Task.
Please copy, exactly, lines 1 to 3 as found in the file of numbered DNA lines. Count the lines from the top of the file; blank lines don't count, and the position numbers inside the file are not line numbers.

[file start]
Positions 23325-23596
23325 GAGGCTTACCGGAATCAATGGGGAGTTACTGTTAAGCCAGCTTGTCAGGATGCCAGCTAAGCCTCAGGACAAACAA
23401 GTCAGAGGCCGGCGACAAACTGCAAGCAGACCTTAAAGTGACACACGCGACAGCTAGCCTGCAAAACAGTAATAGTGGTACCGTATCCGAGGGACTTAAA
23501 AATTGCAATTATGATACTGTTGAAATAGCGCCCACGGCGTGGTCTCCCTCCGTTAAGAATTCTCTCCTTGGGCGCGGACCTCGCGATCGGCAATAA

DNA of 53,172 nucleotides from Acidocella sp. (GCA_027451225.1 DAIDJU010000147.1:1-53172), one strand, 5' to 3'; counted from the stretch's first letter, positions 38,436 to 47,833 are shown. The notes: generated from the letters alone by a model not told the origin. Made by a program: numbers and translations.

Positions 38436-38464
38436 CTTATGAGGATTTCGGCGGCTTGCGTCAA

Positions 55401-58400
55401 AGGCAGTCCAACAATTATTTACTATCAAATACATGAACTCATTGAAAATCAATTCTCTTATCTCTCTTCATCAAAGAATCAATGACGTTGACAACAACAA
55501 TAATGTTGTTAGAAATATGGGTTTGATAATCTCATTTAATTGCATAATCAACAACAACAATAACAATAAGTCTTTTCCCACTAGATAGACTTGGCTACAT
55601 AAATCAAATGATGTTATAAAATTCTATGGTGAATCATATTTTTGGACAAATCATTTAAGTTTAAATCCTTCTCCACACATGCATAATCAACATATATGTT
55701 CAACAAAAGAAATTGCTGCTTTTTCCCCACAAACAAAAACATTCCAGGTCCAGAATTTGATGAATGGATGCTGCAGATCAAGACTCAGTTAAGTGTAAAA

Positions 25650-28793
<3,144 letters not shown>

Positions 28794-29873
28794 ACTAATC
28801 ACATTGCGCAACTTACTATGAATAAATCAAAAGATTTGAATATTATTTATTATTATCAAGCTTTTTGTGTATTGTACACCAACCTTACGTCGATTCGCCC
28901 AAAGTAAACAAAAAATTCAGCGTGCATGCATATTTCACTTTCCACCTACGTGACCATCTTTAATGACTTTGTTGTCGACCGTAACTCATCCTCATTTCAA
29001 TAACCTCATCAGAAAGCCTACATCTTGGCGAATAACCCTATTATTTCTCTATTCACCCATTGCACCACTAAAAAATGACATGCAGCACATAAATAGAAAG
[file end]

Positions 23325-23596
23325 GAGGCTTACCGGAATCAATGGGGAGTTACTGTTAAGCCAGCTTGTCAGGATGCCAGCTAAGCCTCAGGACAAACAA
23401 GTCAGAGGCCGGCGACAAACTGCAAGCAGACCTTAAAGTGACACACGCGACAGCTAGCCTGCAAAACAGTAATAGTGGTACCGTATCCGAGGGACTTAAA